Making friends, finding community, and what I learned from Abby Wambach’s Wolfpack
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Dear M, My partner and I moved to a new state for work. It’s been months and I still haven’t found community here. I’m trying to be brave and invite people to do things, but it’s hard for me to put myself out there and I feel all alone. How do you find your people when you have none???
Okay, first things first. I want to name this right up front: What you are doing—trying to find belonging, trying to build a community and a deeply connected life when you know just one other person in the whole freaking tri-state area—is hard.
Letting go of your familiar friendships and having to start over again from scratch as a full-grown human—it’s really, really hard. It happens when you move, sure, but really it can happen to anyone, anytime.
Because even if you were to live in the same house all your life, you know what happens?
Other people move.
Or maybe they have babies when you don’t, or you have babies when they don’t, and your lives don’t quite line up anymore.
Or you get a new job and never see your old coworkers again.
Or you start over in a new neighborhood, with new coffee shops and new grocery stores and new rhythms and routines.
Or one day you find that your old book club/school/church/work/training schedule doesn’t fit the way it used to, and you need to move on—which almost always means losing the community you had in those places.
Even if you don’t move your house, your heart and mind and spirit are always on the move.
And it’s hard.
Change is hard. Finding community is HARD. Making friends is just really hard. It’s not you. It really is that hard.
“This is a nearly UNIVERSAL problem in our society,” my friend Heather said, when I asked for her take.
In other words: It’s not just you. You’re not the only one out there thinking, Why, why, WHY is this so difficult?
I’m pretty sure the answer is: because we’re human, and we’re busy, and sometimes we get in our own way, and sometimes we get in each other’s way. We have all the feelings, and we overthink things. THIS IS THE HUMAN CONDITION AND IT IS NOT EASY.
Do you know what Abby says?
She says: “When you’re new at anything—when you don’t know what to do or how to begin—all you can do is show up, awkwardly and nervously sometimes, and try.”
That sounds about right to me. That sounds like how we do it. That’s how we do everything, and it’s for sure how we do THIS thing. We do it awkwardly and imperfectly and we try a bunch of stuff, most of which will not work, and then we try AGAIN.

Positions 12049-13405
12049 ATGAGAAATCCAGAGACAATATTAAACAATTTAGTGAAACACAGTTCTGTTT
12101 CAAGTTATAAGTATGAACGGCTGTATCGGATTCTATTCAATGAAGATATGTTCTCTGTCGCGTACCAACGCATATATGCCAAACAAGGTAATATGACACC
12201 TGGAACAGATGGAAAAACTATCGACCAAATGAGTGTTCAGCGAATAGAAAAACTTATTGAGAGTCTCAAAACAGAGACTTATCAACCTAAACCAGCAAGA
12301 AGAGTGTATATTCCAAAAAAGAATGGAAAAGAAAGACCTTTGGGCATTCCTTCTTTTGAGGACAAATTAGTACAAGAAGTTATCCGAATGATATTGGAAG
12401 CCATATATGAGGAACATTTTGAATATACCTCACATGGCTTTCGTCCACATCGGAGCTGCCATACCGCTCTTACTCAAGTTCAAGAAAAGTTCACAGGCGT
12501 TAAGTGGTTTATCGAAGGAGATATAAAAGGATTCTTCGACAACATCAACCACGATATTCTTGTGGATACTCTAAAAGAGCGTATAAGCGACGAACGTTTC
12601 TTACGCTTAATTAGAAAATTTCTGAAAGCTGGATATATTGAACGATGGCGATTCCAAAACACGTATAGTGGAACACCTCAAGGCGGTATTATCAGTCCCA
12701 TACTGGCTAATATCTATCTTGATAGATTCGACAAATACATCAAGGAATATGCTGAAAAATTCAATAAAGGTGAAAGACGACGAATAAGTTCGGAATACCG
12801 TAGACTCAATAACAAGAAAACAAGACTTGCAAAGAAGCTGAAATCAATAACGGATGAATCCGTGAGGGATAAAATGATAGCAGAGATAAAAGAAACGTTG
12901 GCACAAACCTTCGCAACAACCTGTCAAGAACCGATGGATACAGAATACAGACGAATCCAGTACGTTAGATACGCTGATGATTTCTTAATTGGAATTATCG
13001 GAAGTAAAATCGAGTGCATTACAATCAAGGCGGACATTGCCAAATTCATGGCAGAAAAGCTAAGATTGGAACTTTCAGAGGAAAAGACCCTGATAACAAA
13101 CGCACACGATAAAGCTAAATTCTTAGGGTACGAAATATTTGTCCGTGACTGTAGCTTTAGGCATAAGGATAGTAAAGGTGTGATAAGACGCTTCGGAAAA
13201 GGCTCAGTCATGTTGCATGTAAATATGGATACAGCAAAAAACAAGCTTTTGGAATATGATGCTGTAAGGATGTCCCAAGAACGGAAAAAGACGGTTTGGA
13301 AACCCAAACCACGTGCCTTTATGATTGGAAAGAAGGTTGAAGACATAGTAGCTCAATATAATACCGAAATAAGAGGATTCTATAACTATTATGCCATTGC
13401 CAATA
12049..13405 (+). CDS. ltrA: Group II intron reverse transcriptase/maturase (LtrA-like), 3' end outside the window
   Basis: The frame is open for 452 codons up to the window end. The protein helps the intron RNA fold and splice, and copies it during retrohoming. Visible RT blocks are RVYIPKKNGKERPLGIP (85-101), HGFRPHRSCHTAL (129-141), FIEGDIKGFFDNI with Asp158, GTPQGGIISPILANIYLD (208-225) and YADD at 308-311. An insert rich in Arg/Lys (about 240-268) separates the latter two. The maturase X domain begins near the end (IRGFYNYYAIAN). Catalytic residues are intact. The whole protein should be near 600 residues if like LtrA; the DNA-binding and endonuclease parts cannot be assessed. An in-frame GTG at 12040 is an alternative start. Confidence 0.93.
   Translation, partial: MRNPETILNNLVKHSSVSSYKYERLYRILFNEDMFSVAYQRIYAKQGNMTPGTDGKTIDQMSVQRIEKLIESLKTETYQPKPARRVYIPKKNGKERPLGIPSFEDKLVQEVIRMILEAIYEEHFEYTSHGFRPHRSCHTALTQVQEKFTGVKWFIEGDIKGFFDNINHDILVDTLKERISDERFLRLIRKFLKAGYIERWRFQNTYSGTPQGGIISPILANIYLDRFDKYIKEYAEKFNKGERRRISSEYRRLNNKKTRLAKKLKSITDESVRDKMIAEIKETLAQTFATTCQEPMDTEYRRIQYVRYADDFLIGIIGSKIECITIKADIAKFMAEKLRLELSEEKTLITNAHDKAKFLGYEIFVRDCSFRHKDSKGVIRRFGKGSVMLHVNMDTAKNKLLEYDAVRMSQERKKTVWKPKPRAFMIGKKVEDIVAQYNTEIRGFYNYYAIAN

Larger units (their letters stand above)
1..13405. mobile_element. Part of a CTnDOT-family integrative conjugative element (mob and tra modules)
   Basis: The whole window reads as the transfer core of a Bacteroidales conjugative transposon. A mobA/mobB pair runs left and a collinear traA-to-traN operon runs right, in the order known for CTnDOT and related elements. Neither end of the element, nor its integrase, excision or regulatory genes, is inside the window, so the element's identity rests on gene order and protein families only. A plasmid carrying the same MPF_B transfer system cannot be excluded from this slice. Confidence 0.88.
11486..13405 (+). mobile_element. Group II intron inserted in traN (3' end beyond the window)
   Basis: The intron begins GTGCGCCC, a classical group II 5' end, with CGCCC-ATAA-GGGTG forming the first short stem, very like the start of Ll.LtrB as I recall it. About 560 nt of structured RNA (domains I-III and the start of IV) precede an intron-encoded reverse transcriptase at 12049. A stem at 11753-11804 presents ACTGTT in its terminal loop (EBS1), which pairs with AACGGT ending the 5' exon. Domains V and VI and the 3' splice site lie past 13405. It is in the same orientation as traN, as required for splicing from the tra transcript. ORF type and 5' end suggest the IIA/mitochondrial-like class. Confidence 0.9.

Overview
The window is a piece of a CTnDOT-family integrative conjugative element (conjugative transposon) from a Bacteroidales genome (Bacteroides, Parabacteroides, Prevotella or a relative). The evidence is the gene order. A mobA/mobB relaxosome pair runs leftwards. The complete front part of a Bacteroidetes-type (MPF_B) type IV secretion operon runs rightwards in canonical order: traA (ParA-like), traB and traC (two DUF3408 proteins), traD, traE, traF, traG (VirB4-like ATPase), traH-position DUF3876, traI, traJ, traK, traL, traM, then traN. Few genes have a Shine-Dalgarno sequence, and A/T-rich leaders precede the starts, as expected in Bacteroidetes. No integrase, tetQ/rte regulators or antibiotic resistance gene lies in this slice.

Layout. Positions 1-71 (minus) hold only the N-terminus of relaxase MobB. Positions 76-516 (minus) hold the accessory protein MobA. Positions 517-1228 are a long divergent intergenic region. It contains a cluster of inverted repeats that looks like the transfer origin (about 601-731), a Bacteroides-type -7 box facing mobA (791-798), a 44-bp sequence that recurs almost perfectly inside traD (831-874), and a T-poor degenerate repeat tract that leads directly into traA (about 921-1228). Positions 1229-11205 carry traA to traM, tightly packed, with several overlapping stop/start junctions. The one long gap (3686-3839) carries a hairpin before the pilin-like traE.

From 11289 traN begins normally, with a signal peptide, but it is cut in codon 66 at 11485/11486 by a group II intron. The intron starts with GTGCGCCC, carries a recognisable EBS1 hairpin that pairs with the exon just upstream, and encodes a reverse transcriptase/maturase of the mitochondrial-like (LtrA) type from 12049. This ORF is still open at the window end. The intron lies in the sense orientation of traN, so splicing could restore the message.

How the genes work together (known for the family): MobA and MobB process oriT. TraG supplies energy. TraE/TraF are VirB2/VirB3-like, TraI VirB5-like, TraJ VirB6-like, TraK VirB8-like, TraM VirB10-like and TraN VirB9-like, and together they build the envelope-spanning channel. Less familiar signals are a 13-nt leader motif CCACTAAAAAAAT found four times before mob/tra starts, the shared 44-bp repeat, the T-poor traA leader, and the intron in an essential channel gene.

Okay so but how. (Yes. I can read your thoughts.)
I’ve experienced the GROWTH OPPORTUNITY (this is what we call “positive spin”) that comes with losing my community and getting to rebuild from scratch more than once, even without moving to a new state, and here are a few ideas that have helped me.
(This is going to be a long one, because I want to give you All The Ideas in one place. Take what you need, leave the rest.)
1. Get super clear on what you’re looking for.
What specifically does friendship look like in this season? What would community look like?
Do you want to meet up regularly? With or without kids present? When? Where? (Literally, when and where. Are you imagining Tuesday morning one-on-one coffee dates, or weekly group gatherings, or what?)
Does being friends look like sending text messages throughout the day, or like exchanging weekly catch-up emails? Does it mean long phone conversations? Does it mean being able to say certain things that you can’t say in other relationships? What exactly are you missing right now, that you wish you had?
We don’t all have the same things in mind when we talk about “friendship” and “community,” and we don’t all find them in the same places—so if you’re going to find what YOU want, it helps to get super specific about what that is.
And then when you know what it is that you want right now—start creating space for that specific thing.
2. Put yourself in places where you’re likely to meet potential friends.
Guess where you will not find potential friends? You will not find them curled up on your couch, looking at your phone! They are also not watching Netflix on the ipad in your kitchen! You’re going to have to actually go somewhere to find them.
(Even if you MEET a friend inside your phone, at some point you’re going to have to go out into the real world to get coffee or something. Or at least you’re going to have to get off a social platform and send a personal email or voice message or whatever other brain-bending technology we come up with next.)